The company is in talks to raise a short-term offshore loan from at least two banks, including Standard Chartered and HSBC, said people familiar with the matter.
The move will likely save the company up to 2 percentage points in borrowing costs, adjusted for currency hedges.
“The issuer has reached out to foreign banks and other stakeholders as it is aiming to extinguish the offshore bond liability citing improvement in credit quality,” one of the persons quoted above told ET.
IIFL Finance did not comment on the matter. Standard Chartered and HSBC declined to comment.
The current outstanding of those bonds is at $325 million. They offered a coupon of 5.87%. Adding the cost of currency cover, the borrower’s expenses totalled about 11%.
Those bonds are maturing in April 2023.
If the company takes a foreign currency loan to prepay the bond obligation now, the exchange rate adjusted cost would be around 8.50-9%.
The loan could either be through a bilateral deal or in a syndication form.
Although the company has enough rupee liquidity, the central bank regulation does not permit a non-banking finance company to buy back offshore bonds using Indian rupees.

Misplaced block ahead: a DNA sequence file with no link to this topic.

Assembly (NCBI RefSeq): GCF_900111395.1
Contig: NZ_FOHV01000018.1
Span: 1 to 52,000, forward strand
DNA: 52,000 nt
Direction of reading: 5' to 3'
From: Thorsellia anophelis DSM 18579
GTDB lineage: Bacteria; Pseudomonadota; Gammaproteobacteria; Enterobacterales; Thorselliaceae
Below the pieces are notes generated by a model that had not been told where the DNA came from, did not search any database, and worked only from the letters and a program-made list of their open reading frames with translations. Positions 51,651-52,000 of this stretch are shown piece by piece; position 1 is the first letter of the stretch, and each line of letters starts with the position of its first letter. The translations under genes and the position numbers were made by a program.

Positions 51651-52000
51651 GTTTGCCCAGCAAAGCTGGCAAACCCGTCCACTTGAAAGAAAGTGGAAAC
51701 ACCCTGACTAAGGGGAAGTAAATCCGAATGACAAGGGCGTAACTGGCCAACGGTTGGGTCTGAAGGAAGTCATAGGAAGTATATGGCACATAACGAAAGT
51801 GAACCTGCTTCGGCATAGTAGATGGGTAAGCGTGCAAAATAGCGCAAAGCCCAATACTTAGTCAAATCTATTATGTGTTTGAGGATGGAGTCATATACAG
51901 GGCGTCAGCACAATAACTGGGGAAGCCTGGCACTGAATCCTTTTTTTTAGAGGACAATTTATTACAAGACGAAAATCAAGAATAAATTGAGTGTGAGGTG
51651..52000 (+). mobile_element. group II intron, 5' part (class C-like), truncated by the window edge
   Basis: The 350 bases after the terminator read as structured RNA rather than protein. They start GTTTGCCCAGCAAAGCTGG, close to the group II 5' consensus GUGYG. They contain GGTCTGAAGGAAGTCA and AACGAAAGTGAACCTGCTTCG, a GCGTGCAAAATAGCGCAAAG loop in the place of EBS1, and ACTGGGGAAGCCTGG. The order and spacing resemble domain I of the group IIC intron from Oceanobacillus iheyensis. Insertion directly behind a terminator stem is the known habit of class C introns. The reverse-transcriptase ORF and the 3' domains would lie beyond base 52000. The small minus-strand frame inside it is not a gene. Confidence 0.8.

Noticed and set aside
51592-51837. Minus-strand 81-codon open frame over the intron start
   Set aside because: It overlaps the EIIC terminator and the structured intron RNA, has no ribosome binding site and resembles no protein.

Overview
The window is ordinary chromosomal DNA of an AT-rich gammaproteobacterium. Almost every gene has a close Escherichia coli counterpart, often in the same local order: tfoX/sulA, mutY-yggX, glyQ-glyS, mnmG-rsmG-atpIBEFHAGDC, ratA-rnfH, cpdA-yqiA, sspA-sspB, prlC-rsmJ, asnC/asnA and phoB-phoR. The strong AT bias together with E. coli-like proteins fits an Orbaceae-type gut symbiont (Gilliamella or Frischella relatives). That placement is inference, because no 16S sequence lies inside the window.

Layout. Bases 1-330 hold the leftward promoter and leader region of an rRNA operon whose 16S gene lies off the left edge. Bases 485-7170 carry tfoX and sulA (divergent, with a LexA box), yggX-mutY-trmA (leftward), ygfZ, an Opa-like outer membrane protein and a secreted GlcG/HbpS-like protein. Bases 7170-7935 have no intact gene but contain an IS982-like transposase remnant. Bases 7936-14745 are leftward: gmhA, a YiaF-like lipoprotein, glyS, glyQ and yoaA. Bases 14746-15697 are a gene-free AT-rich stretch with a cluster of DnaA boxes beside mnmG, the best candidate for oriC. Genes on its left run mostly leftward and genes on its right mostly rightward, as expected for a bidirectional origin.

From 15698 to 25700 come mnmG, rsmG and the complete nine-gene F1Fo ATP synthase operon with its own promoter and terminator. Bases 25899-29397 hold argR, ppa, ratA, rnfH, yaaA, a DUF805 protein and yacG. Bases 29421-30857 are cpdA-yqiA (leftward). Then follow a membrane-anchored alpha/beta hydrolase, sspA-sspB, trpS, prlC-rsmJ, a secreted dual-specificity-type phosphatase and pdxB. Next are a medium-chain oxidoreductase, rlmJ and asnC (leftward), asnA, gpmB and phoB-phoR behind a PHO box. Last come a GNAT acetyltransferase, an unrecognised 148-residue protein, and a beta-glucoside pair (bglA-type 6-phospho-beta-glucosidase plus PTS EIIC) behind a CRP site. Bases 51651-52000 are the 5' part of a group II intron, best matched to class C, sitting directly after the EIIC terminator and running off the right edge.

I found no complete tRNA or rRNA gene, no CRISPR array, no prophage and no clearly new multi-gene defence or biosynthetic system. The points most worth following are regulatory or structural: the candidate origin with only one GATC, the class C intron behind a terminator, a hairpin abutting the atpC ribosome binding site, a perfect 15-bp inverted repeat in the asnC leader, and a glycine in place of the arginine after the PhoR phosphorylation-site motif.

The buyback plan is expected to be offered by July or August. Final terms are still under discussion.
revised the company’s outlook to ‘stable’ in October last year from ‘negative’ in 2019. also revised the outlook to ‘stable’ in March 2021.
“Going forward, ICRA expects the Group’s profitability to be supported by the normalisation in credit costs,” ICRA said in a note. “The revision in the outlook also factors in the improvement in the company’s funding profile.”
During FY22, IIFL Finance’s net profit rose 56% to ₹1,188 crore from ₹760 crore a year earlier. Its finance cost, however, expanded 4% to ₹1,616 crore with overall interest rates rising.